Shared Top Border
sdcia_head3.jpg (14795 bytes)
SDCIA Message Board
Register New Posts Chat
 
 
 


Reply
 
Author Comment
 
norcalrei

Senior Member
Registered: 07/13/05
Posts: 113
Reply with quote  #1 
I have a unit that I rent out to section 8 tenants which is currently vacant, and I have a family member with a section 8 voucher looking for a unit.  Would I be breaking any section 8 rule by renting my unit to her? 

I searched high and low for an answer to this question but I couldn't find anything.  I could call my local housing authority on Monday but I don't want to raise any eyebrows  if I don't have to.  She is in my immediate family but has a different last name so it wouldn't be very obvious.

Thanks in advance for any help!





corkhorner

Senior Member
Registered: 05/12/05
Posts: 2,865
Reply with quote  #2 
Raising eyebrows never killed anybody?

c h

__________________
IDEAS ENGINEERING UNLIMITED
Cork Horner & Associates
Realty&Construction Solutions
Since 1963
norcalrei

Senior Member
Registered: 07/13/05
Posts: 113
Reply with quote  #3 
Ahhh, toushe.

I'll call on Monday.  The more I think about it, there really shouldn't be any issues. 
GeorgeB

Senior Member
Registered: 01/05/07
Posts: 455
Reply with quote  #4 
Quote:
Originally Posted by norcalrei
I have a unit that I rent out to section 8 tenants which is currently vacant, and I have a family member with a section 8 voucher looking for a unit.  Would I be breaking any section 8 rule by renting my unit to her? 


I believe it is against the rules to rent to family. Circumventing those rules would not be a good idea.
SFL

Senior Member
Registered: 05/20/07
Posts: 559
Reply with quote  #5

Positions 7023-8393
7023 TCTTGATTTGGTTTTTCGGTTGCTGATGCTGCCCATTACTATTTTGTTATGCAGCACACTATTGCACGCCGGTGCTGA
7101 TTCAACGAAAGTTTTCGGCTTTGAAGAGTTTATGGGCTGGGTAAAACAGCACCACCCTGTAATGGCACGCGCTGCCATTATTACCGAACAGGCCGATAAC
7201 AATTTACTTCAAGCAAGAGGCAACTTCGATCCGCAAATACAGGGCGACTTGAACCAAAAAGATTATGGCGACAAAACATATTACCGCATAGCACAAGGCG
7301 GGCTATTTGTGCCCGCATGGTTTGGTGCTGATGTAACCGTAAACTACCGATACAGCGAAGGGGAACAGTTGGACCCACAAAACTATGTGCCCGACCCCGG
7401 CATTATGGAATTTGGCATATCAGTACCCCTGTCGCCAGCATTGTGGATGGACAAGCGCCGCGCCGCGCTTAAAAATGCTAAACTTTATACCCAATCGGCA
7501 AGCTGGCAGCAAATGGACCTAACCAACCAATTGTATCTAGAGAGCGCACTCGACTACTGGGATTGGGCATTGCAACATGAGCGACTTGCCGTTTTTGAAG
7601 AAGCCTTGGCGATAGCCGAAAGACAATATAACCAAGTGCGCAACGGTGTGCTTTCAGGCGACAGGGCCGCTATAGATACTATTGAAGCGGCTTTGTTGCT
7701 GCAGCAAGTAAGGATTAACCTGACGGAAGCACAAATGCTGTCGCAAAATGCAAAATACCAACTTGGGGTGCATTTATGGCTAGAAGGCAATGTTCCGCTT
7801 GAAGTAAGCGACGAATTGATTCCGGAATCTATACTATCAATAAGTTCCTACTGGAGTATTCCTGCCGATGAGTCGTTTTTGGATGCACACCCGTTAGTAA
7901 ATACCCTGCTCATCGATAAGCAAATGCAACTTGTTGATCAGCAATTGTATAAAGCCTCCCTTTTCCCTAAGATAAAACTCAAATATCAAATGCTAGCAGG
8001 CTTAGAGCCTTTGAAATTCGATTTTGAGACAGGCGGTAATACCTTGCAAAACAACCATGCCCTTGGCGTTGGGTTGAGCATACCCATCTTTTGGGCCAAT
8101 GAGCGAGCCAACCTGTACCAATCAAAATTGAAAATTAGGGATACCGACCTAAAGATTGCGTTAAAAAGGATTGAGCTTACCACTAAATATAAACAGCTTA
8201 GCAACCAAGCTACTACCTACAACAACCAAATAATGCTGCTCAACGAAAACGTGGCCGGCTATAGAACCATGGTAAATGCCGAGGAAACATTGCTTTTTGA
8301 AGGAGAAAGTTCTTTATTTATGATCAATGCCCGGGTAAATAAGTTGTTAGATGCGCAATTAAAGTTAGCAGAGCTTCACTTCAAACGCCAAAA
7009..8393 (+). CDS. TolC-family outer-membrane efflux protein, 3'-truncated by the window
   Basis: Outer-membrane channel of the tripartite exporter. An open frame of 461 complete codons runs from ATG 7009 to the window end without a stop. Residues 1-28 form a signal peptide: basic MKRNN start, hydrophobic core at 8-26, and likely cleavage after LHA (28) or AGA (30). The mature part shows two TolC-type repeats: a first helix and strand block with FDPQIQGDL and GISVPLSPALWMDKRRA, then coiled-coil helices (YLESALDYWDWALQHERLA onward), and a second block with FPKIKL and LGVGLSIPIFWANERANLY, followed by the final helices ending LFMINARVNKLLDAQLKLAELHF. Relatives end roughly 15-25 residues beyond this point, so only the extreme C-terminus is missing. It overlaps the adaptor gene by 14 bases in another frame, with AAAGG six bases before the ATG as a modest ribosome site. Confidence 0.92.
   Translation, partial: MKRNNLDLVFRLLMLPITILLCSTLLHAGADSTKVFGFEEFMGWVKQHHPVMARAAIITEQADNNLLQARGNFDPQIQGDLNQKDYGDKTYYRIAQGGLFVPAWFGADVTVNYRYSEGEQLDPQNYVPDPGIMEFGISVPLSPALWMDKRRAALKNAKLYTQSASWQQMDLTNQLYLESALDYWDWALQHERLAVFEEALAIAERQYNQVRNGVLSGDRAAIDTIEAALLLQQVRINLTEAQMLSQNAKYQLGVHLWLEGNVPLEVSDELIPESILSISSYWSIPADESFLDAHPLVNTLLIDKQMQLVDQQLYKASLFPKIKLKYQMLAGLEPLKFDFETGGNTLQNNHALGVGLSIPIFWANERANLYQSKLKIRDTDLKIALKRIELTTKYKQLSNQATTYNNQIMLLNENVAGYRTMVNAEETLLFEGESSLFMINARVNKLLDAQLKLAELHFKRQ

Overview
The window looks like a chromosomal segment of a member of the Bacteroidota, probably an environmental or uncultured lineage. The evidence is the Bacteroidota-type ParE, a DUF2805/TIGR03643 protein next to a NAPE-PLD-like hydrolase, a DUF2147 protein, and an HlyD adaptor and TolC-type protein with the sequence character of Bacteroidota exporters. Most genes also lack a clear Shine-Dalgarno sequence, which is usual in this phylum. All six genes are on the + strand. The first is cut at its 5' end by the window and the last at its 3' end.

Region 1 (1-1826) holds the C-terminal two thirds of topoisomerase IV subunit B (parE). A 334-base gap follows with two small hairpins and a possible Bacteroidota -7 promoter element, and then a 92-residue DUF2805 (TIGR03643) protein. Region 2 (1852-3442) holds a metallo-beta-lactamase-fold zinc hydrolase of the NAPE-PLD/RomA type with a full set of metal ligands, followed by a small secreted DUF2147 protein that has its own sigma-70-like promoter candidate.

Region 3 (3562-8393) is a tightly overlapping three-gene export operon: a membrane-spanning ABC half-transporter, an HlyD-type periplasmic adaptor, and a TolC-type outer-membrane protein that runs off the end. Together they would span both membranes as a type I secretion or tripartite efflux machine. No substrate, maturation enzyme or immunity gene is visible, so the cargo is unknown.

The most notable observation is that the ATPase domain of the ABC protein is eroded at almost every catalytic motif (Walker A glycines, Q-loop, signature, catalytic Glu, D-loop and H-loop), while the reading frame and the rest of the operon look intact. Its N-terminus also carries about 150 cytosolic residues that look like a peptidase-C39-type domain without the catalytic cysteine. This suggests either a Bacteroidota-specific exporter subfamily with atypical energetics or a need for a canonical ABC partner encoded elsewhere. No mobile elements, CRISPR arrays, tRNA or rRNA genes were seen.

Quote:
Originally Posted by norcalrei
I have a unit that I rent out to section 8 tenants which is currently vacant, and I have a family member with a section 8 voucher looking for a unit.  Would I be breaking any section 8 rule by renting my unit to her? 



From a 1997 article in the LA Times:  "HUD Targets Aid for Rentals to Relatives"

http://articles.latimes.com/1997/aug/10/news/mn-21302

"Under new federal regulations, which take effect next month, tenants renting from relatives who are already in the subsidy program will be allowed to continue. But new tenants will have to verify that they are not related to their landlords, unless the tenant is physically or mentally disabled."

The rules may have changed any number of times since 1997, either favorably or unfavorably.  It would not be recommendable for either landlord or tenant to sign anything fraudulently claiming that there is no relationship if there in fact is one.

If I were in this position, I would want to know exactly what the rules are, and I would want to have a copy of the relevant paragraph(s).  If nobody can find any rule against this, and if the paperwork doesn't contain any false representations, then I don't see why you would have to assume that you cannot do something which otherwise would make sense to all parties.